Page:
Social psychologist Stanley Milgram was inspired by the suffering of the Jews during the Holocaust to understand what drove people to harm others, and thus created his Milgram experiment. He also taught at prestigious institutes such as Harvard and Yale. His studies also included the six degrees of separation concept.
American philosopher and social psychologist George Herbert Mead was one of the pioneers of pragmatism and symbolic interactionism. He taught at the University of Chicago, and his ideas later came to be known as the Chicago school of sociology. His notable lectures were published as books only after his death.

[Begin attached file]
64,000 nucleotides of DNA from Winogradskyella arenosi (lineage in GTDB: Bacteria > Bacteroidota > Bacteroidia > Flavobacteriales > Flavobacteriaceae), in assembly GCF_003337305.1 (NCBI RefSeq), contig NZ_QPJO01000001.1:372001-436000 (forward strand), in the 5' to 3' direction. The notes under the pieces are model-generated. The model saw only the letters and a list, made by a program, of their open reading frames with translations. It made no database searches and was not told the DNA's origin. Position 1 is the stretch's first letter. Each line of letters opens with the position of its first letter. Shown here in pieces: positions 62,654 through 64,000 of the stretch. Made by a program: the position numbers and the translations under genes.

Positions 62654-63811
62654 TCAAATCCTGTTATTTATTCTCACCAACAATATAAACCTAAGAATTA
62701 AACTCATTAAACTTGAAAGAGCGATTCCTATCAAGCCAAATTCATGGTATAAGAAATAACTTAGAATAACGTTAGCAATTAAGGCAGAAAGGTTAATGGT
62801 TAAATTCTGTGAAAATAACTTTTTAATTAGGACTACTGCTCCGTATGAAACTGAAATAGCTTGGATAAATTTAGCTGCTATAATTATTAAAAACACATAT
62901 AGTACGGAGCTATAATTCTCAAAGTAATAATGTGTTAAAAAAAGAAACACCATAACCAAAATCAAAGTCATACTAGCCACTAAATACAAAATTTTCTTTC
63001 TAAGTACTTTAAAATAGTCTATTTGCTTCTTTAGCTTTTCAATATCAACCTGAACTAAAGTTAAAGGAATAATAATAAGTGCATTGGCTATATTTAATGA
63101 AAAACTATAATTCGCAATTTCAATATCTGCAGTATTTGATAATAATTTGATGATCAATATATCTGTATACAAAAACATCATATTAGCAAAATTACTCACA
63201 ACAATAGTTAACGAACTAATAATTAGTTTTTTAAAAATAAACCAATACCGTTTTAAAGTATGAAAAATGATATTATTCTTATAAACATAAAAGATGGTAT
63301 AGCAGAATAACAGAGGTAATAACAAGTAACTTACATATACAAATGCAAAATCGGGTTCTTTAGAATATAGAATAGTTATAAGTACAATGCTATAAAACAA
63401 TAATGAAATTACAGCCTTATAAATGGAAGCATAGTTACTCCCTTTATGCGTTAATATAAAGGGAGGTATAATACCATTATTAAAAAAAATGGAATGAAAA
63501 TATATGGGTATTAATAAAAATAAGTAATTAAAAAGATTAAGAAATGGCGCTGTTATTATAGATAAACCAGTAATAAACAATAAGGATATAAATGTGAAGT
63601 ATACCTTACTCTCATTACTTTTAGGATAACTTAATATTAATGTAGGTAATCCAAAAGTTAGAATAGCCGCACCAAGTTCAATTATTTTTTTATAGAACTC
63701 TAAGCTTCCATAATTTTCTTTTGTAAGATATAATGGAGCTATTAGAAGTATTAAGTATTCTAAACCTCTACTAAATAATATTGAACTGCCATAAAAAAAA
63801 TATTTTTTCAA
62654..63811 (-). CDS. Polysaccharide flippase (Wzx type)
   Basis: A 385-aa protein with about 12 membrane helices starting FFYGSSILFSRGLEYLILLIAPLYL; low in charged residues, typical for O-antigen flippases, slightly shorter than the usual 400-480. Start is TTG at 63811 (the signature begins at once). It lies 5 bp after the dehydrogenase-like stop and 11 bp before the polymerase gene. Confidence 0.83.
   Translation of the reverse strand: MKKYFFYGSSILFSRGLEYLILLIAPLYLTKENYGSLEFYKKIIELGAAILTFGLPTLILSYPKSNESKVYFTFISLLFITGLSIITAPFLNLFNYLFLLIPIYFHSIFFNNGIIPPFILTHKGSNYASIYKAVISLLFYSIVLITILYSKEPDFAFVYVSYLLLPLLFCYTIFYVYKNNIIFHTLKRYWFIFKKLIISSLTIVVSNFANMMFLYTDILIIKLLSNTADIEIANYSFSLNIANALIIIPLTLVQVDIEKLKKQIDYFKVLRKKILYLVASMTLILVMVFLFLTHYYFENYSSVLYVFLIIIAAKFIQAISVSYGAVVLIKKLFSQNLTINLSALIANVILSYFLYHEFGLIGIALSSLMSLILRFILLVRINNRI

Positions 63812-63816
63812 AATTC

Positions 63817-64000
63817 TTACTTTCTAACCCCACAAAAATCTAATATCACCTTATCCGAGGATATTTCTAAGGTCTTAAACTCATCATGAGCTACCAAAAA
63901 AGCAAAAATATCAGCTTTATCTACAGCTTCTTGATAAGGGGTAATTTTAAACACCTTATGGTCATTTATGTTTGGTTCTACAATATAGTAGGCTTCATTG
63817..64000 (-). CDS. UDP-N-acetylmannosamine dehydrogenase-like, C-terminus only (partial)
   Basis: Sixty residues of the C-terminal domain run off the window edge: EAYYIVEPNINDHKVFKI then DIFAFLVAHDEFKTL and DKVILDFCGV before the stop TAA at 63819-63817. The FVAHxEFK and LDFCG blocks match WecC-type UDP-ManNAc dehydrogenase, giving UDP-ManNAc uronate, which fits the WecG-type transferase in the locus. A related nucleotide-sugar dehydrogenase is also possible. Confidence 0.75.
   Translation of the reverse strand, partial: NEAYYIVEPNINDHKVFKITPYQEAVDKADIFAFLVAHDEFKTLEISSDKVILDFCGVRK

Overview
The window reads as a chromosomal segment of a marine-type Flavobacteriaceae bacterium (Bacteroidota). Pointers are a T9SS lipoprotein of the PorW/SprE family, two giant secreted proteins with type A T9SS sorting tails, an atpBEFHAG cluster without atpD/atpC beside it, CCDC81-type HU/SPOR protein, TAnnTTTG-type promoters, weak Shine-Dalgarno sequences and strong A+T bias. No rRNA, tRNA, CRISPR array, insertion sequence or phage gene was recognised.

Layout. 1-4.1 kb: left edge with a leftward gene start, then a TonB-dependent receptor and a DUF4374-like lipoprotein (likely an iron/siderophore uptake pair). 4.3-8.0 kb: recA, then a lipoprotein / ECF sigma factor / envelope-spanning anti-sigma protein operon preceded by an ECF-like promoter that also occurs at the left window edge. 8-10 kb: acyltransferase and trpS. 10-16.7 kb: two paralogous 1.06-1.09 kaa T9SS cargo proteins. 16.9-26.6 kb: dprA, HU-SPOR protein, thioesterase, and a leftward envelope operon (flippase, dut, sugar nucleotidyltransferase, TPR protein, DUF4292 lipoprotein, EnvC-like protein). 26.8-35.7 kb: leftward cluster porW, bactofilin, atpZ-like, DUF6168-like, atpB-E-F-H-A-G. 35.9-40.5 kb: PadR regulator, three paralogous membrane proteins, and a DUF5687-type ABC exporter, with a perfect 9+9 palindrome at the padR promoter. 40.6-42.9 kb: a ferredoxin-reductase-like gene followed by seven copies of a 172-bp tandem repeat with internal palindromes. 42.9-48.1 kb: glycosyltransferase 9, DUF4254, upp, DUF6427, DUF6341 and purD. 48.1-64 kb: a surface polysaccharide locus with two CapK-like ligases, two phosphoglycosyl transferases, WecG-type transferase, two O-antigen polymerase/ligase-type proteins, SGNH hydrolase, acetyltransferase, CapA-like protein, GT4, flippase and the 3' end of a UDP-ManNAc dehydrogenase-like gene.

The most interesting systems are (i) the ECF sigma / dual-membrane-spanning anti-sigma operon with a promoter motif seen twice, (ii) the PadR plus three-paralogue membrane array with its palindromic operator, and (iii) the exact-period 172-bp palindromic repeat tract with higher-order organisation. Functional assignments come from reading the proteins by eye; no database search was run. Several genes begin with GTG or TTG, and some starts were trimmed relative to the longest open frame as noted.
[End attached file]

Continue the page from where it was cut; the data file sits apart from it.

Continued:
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Born in Austria, Peter L. Berger initially moved to Palestine and eventually to the U.S. after World War II. While aspiring to be a Lutheran minister, he ended up being a sociologist. He taught at various institutes, such as Boston University, and penned the iconic book The Social Construction of Reality.